Some U Students Push for Campus Grocery Co-op
Some University of Minnesota students want better grocery options, so they're trying to create their own with a co-op.
The nearest full-service grocery stores are miles from campus. Students often turn to nearby convenience stores for produce, and options at those are limited. So a group of 20 students who call themselves the "Food Coalition" are trying to create a grocery co-op.
The students pushing for the co-op suggest student service fees as a source of funding. Currently, each student pays $368.29 per year in such fees. With roughly 49,000 students enrolled on the Twin Cities campus, Food Coalition members say a few cents more of those fees could easily finance a co-op.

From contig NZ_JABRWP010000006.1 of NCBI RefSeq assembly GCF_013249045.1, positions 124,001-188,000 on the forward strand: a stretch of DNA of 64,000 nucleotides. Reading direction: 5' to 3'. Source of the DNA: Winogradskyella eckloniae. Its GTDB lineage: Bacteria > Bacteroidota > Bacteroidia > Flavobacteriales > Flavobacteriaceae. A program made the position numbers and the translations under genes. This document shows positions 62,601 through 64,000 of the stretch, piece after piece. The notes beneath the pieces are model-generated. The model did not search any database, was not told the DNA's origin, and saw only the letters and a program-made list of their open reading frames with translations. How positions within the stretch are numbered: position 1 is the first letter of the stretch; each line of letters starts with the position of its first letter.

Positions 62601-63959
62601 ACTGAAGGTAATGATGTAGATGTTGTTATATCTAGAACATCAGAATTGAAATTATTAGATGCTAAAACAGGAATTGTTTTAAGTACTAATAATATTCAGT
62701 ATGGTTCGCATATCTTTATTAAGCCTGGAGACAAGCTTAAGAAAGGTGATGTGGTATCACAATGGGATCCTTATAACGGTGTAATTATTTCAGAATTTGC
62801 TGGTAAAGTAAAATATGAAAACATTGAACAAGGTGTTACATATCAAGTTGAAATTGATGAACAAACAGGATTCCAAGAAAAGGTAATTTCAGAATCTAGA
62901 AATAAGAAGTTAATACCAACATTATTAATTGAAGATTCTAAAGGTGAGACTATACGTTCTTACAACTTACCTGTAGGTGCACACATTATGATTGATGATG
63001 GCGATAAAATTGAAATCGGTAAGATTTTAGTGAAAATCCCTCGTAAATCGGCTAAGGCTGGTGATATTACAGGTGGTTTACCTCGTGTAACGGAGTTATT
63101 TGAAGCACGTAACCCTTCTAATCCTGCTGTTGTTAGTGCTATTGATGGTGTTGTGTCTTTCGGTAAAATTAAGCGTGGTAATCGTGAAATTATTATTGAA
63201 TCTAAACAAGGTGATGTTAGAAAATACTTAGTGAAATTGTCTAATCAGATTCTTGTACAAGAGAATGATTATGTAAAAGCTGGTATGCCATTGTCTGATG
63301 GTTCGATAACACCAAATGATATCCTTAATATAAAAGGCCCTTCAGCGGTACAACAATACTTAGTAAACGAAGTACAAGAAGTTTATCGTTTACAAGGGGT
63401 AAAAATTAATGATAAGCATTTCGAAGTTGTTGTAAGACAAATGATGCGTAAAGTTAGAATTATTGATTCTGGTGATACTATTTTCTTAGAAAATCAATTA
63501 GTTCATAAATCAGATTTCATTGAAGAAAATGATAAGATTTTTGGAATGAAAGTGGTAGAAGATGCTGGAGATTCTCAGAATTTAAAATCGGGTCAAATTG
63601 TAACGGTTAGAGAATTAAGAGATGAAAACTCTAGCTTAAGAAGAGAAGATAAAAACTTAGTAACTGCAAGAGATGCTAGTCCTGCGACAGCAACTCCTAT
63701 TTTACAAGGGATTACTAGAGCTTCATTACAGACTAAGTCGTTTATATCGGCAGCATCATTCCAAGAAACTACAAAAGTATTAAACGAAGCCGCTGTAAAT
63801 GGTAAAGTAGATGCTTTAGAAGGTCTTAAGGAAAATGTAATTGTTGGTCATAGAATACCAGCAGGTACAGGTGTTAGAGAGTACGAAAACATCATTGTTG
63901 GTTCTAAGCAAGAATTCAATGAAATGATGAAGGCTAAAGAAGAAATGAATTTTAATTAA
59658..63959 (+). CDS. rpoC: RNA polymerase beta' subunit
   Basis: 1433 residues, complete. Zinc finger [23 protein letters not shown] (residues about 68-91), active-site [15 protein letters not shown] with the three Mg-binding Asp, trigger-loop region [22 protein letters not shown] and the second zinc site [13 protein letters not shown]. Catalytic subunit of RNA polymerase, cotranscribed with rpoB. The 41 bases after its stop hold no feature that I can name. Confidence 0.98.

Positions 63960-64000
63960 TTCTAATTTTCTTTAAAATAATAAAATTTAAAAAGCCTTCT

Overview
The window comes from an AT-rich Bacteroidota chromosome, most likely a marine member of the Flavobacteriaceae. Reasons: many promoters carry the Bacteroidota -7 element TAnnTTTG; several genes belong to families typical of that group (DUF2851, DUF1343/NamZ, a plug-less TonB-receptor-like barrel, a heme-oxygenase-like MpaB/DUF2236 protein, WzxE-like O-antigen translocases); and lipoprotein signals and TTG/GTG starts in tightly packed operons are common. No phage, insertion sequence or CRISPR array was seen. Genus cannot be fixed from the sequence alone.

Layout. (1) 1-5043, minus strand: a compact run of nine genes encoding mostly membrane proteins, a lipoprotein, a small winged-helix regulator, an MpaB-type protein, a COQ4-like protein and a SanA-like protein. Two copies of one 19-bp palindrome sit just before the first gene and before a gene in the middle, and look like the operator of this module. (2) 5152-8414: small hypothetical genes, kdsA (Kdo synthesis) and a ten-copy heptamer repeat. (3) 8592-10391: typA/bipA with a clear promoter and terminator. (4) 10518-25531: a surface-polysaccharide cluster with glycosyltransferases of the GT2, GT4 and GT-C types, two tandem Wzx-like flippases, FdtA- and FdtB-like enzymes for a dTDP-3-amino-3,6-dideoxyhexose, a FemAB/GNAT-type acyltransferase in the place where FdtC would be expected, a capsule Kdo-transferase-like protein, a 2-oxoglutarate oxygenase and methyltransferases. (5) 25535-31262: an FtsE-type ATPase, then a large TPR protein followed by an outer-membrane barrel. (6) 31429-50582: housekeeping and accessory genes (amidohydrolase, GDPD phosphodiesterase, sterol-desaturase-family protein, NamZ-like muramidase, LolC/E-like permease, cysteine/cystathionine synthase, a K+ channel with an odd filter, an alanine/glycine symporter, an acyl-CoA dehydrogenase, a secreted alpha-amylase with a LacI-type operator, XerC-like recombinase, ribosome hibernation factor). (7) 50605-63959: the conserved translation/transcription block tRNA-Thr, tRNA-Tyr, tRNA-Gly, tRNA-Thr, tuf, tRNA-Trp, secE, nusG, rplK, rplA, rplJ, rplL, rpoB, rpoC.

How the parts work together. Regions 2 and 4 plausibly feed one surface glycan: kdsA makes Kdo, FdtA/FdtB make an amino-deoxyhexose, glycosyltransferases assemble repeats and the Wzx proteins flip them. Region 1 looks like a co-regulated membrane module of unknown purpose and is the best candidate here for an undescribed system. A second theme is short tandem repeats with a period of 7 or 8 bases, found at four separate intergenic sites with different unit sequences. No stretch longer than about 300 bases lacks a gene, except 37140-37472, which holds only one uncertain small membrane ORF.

Phill Kelly, a student involved in the Food Coalition adds, "students would create it, manage it, they would organize the supply chain."
Much planning and approval is still needed. But Dave Golden, Director of Public Health and Communications for the University of Minnesota's Boynton Health Service says he's optimistic that faculty will work to support students. Students hope they may even gain credits for their work running the co-op. Golden reacted, "we have projects that students get credit for all the time so yeah if you get sponsoring family interested in doing it."